If I had space, money and a welder, I’d save them all. I don’t have any of the above, which is a shame because I’ve gotten pretty good at spotting old rotting Japanese cars out of the corner of my eye. I’m not sure if it’s super capable, but I hope it will come in handy someday.
continue my Japanese Treasure Hunt series, of which I have brought you Evolution of Mitsubishi Lancer Evo I, Today’s offering is a three-course buffet of old Nissan Model Zs.
What first caught my eye was the grape juice purple of this S130 Fairlady Z (280ZX). I turned around and rolled quietly to the garage overflow where it was parked.ok so technically The cars aren’t abandoned, but I’m sure you’ll agree the level of decay is harrowing and worth a quick look around.
Not wanting to leave my welcome, I quickly ran across the yard to see what other iron piles I could find back on the ground, and got sandwiched between the two Tie The car is this Z31 Fairlady (300ZX) Turbo. The bodywork is in very salvageable condition with only a few early signs of rust throughout.
I’ve spent so much time looking at dilapidated old cars and dreaming of full nuts and bolts restorations in my fantasy workshop that I have a good idea of how much these restore base cars cost.Porsche 911s, BMW 635s and Z-cars are all on my watch list and I can tell you that even the price of a non-running rust bucket is ridiculous These days in Japan.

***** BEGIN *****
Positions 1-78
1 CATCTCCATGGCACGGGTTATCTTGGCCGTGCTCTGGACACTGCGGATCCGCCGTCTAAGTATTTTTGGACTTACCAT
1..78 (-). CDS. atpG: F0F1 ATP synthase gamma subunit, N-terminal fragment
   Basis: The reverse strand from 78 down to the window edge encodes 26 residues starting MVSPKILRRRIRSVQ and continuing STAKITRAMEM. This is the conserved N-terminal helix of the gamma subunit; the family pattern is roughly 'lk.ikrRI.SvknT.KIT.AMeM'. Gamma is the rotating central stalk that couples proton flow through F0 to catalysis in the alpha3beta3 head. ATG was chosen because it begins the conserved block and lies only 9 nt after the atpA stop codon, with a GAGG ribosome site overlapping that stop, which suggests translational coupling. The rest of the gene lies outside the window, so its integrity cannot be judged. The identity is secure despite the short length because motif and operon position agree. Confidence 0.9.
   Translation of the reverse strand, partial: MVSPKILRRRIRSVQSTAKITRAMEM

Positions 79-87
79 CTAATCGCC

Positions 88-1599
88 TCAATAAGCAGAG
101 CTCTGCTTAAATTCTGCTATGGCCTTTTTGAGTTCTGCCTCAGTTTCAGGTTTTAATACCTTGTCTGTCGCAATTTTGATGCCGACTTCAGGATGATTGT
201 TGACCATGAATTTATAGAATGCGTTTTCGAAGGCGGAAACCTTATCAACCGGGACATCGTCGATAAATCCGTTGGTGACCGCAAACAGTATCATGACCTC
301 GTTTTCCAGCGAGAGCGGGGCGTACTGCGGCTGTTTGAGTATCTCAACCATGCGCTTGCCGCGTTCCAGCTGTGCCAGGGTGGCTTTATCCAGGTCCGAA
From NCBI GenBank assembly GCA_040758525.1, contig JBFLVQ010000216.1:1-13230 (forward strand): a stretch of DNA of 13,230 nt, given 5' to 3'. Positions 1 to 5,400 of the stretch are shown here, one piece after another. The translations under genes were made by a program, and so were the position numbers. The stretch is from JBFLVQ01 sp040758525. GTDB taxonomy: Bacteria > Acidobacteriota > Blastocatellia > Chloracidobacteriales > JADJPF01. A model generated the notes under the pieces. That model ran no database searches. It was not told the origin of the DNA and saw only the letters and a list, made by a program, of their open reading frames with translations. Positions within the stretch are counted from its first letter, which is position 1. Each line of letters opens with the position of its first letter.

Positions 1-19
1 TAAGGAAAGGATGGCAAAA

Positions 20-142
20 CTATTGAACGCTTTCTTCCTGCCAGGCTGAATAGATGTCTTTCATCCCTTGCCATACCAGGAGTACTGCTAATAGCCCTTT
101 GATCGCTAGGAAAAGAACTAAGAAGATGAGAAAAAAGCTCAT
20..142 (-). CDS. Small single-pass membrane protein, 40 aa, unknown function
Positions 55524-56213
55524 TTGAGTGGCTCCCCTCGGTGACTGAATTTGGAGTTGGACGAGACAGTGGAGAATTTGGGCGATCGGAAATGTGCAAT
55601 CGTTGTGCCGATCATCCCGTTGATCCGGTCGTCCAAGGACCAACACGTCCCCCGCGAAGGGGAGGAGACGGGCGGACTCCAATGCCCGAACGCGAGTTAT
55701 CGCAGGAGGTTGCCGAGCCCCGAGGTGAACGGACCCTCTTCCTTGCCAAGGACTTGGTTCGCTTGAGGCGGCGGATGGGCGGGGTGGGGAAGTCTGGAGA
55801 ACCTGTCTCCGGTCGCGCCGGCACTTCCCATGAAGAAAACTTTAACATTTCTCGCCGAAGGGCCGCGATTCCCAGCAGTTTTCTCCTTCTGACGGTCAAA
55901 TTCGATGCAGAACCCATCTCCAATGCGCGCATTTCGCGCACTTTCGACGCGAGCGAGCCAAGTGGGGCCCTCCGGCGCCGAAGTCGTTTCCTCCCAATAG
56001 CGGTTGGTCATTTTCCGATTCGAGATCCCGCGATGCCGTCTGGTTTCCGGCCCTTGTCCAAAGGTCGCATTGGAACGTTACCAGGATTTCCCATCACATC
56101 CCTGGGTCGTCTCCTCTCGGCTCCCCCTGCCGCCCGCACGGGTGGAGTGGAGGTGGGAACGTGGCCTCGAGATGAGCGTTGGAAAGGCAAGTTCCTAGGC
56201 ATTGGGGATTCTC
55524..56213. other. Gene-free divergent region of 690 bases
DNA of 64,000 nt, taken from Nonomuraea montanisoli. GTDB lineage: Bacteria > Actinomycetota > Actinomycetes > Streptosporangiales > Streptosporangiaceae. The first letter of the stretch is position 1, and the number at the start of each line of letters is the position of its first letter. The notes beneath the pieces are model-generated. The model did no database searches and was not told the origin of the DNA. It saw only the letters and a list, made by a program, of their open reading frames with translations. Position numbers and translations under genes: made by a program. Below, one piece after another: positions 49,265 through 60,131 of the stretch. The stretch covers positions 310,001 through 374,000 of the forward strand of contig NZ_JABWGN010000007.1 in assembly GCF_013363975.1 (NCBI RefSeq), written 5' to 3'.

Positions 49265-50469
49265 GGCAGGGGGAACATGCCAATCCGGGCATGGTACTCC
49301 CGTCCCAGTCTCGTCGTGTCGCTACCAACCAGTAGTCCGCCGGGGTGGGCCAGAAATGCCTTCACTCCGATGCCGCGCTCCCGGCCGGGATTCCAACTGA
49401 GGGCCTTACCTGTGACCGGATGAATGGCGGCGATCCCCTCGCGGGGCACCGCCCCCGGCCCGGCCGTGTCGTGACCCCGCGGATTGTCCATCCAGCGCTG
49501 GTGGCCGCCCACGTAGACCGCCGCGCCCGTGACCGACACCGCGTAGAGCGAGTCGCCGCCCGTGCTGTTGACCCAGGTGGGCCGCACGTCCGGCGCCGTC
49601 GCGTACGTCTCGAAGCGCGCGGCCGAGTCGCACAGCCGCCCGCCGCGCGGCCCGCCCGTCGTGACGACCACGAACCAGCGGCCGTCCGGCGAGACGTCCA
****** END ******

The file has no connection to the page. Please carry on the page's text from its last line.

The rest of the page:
So why were these cars excluded seemingly without regard for their value? This is happening all over Japan, and no one really has a definitive answer.
First of all, the Japanese see JDM cars differently from foreigners. Exotic charm is non-existent. There was a time when these Z32 Fairlady 300ZXs and cars like the Skyline GT-R were just seen as cheap, fast fun. So for some mechanic in their 40s or 50s, it’s not potential street cred, it’s just a relic that takes up space.
“Then why not sell them?” I hear you ask. Well, that’s a good question. I have asked the same question many times and the short answer is that writing off and selling these cars is too much time and effort for people to bother. Or maybe time will overcome them.
“But it’s a waste to let these cars rot.” tell me what’s going on…
You and I can both see the potential of this S130. Sure, the car is clearly dated, but what story can it tell if you strip it down to bare metal, massage those big arches back into shape, and put on some fresh purple paint.
There’s so much to love about this car, from the ghetto mismatch body kit that uses what could be a very early Trust front bumper, to the flexible silver ducts that act as air intakes. Not to mention that color. It may never have been a show car, but you can imagine this Nissan has some oomph.
Side Note: This style of front bumper (VeilSide also has their own version) is used on many of the modified Z cars that compete in Option Magazine’s Top Speed Test Race On Yatabe’s sloping oval test track in the 1980s, some cars reached speeds of 280 km/h.
Unfortunately, there’s not much we can do to save these dying old JDM cars.All we can do is hope and pray that one day the owners will make an effort to get them listed Yahoo!auctions For someone like me to browse and dream about the next big restoration project.
Stay tuned for more Junk hunting japanese…